It did not matter however. For if his disciples be in a storm, so long as Christ is praying for them all the storms in the world are unable to sink them. They had a good protector. From the outlook of that hill his eyes, which could see through the distance, observed and regulated every breath of wind, and every wave upon the lake.

Matthew 14:25-26. And in the fourth watch of the night Jesus’ went unto them, walking on the sea. And when the disciples saw him walking on the sea, they were troubled, saying, It is a spirit;

“A phantom!” Having all the superstition so natural to sailors, they thought that this was something quite supernatural and boded ill to them.

Matthew 14:26-28. And they cried out for fear. But straightway Jesus spake unto them, saying, Be of good cheer it is I, be not afraid. And Peter answered him and said, Lord, if it be thou, bid me come unto thee on the water.

Strange impulse! It showed genuine faith mixed with that imperfection and presumption which was so common a feature in Peter’s character.

However, his master admired the confidence.

Matthew 14:29-30. And he said, Come. And when Peter was come down out of the ship, he walked on the water, to go to Jesus. But when he saw the wind boisterous, he was afraid; and beginning to sink, he cried, saying, Lord, save me.

When he began to be afraid he began to sink. As long as his confidence in his Master lasted he could walk the waves.

Matthew 14:31-33. And immediately Jesus stretched forth his hand, and caught him, and said unto him, O thou of little faith, wherefore didst thou doubt? And when they were come into the ship, the wind ceased. Then they that were in the ship came and worshipped him, saying, of a truth thou art the Son of God.

Well might they worship, for they had seen abundant proof of his deity. They worshipped him, saying, “of a truth thou art the Son of God.” They could not have meant by this, “Thou art a superior person, an excellent character.” They would not, if they were Jews, have worshipped a mere man; for of all things you ever saw in this life, you never saw a Jew that would worship any form that was visible to the eye. The captivity of Babylon delivered the Hebrew race from idolatry altogether. They may fall into superstition of another sort, but never into idolatry. Mark that. There has not been since that time a man of Jewish race who would have worshipped Christ if he had not believed him to be God.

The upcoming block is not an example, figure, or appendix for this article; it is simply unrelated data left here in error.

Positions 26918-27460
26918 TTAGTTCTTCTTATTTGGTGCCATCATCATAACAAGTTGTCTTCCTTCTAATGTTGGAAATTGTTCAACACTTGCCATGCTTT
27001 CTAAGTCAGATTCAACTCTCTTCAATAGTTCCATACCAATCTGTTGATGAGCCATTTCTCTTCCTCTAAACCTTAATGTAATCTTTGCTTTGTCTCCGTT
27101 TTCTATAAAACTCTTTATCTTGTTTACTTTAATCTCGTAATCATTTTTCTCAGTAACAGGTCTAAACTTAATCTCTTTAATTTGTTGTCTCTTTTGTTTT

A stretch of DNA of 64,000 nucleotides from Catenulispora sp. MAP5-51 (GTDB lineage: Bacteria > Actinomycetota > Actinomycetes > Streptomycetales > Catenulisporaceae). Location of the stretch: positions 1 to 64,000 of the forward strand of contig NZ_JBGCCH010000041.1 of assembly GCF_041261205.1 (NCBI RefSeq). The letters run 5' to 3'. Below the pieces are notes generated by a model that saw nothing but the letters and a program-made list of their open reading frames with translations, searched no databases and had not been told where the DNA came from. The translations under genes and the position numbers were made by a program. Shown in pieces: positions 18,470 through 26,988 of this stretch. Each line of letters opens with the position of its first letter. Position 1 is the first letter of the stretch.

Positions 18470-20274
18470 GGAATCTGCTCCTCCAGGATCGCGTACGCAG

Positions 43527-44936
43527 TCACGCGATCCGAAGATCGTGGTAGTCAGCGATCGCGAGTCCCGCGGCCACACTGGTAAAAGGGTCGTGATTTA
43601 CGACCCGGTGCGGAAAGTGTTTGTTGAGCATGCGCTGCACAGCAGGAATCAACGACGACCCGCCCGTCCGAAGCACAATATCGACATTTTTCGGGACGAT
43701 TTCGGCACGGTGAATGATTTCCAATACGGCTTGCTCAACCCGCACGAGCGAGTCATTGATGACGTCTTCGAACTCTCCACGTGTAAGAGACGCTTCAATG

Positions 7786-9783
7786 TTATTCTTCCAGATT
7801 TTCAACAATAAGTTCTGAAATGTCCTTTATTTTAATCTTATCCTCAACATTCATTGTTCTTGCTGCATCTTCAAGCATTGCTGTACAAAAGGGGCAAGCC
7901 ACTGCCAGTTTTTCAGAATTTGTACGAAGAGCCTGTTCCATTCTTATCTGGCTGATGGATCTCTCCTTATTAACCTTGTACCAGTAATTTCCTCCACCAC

Verses 22-33

Matthew 14:22. And straightway Jesus constrained his disciples to get into a ship, and to go before him unto the other side, while he sent the multitudes away.

Straightway is a business word: Jesus loses no time. No sooner is the banquet over than he sends off the guests to their homes. While they are well fed he bids them make the best of their way home. He who made the multitude sit down was able also to send the multitude away, but they needed sending, for they were loth to go. The sea must be crossed again, or Jesus cannot find seclusion. How he must run the gauntlet to get a little rest! Before he starts again across the sea, he performs another act of self-denial; for he cannot leave till he sees the crowd happily dispersed. He attends to that business himself giving the disciples the opportunity to depart in peace. As the captain is the last to leave the ship, so is the Lord the last to leave the scene of labour. The disciples would have chosen to stay in his company, and to enjoy the thanks of the people; but he constrained them to get into a ship. He could not get anyone to go away from him at this time without sending and constraining. This loadstone has great attractions. He evidently promised his disciples that he would follow them; for the words are, “to go before him unto the other side.” How he was to follow he did not say, but he could always find a way of keeping his appointments. How considerate of him to wait amid the throng while the disciples sailed away in peace He always takes the heavy end of the load himself.